The last operational Douglas C-47 used in the D-Day landing was fitted with new engines and modern avionics to fly from the USA to France to join the celebrations of the 70th anniversary of the Normandy invasion.
Officials of the US National Warplane Museum in New York that houses the transport plane, used during the Normandy operations to drop paratroopers, said crossing the Atlantic in the more than 70-year old aircraft would be as challenging as driving a 70 year old car for thousands of miles.
"The avionics in the airplane are modern. We're not going to go with what they had in 1943,” said Austin Wadsworth, president of the National Warplane Museum. “They would have had probably a radio beacon receiver and a lot of dead reckoning,"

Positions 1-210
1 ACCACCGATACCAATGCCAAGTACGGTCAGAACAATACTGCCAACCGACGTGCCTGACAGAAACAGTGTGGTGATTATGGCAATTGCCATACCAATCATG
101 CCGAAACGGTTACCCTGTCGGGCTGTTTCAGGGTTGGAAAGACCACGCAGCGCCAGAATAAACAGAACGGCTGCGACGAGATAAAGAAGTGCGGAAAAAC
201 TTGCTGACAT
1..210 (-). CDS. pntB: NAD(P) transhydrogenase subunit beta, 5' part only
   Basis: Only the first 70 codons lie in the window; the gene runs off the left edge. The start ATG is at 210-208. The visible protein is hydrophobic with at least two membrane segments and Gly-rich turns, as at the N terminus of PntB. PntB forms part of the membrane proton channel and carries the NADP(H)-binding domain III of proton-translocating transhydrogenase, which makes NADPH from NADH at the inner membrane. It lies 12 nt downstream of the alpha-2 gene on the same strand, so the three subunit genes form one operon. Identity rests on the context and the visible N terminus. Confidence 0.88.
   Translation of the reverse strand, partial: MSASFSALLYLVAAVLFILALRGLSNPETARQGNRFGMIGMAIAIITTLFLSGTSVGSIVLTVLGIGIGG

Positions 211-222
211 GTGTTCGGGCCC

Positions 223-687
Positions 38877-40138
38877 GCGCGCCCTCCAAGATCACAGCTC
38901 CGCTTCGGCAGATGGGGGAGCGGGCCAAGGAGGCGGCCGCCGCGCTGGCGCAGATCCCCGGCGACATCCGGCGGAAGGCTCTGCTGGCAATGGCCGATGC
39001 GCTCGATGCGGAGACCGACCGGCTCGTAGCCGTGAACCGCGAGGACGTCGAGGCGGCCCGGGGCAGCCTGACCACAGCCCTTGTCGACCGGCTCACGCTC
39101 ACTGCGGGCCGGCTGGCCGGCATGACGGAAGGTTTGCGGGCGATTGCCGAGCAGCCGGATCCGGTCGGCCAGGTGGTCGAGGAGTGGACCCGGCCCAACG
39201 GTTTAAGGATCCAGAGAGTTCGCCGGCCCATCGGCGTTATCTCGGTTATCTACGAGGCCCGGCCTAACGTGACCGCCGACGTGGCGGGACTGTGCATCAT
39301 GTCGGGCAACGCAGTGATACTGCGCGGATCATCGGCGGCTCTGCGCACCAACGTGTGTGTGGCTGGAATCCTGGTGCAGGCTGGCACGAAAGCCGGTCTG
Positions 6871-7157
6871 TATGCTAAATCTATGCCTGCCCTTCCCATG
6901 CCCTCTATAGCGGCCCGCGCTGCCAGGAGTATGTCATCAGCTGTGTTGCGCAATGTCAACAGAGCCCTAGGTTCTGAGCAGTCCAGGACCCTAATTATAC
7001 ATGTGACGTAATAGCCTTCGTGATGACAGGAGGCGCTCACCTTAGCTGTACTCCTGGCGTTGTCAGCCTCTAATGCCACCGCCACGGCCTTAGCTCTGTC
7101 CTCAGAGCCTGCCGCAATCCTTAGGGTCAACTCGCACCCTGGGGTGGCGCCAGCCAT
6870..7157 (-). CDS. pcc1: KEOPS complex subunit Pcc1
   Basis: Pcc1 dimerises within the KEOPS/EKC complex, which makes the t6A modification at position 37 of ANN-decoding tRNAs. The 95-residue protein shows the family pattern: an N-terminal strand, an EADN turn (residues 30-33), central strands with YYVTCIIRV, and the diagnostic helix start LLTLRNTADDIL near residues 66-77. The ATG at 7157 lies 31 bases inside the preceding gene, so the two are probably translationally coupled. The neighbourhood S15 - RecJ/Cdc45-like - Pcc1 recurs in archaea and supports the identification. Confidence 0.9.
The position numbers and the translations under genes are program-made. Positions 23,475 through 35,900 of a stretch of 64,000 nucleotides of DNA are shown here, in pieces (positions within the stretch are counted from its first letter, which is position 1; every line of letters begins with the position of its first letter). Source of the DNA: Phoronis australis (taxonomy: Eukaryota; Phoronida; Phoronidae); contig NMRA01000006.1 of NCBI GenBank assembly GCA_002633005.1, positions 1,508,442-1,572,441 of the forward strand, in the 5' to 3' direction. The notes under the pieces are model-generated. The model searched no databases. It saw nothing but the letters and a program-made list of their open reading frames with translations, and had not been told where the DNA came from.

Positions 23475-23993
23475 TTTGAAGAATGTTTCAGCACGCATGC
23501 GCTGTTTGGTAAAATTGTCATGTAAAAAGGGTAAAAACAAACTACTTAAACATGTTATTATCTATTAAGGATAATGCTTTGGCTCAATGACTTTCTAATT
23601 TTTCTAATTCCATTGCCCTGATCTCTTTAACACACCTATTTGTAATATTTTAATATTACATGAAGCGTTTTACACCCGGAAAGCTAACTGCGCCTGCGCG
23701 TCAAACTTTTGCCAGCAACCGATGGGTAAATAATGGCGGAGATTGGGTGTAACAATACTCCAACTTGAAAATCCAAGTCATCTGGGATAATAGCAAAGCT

Despite the overhaul, there is still no autopilot on the aircraft, meaning five pilots will be taking turns to bring it to Europe for the celebrations in June.
The plane will make the journey over a series of shorter flights landing in Newfoundland, Greenland, Iceland, Scotland and Germany before flying over Sainte-Mere-Eglise near Normandy.
"It's going to be a huge challenge,” said Erin Vitale, chairwoman of the Return to Normandy Project.
"There are very few of these planes still flying, and this plane was very significant on D-Day. It dropped people that were some of the first into Sainte-Mere-Eglise and liberated that town."
Once in France, the crew will meet up with 89-year-old Leslie Palmer Cruise, one of the original paratroopers to be dropped from the aircraft.
The refurbishment of the Dougles C-47, known as Whiskey 7, is estimated to cost about $250,000 (£151,600), with most of the money going towards rebuilding the two engines and installing a modern GPS system.
According to Wadswoth, the museum needs to raise further $70,000 dollars (£42,400) to finish the restoration.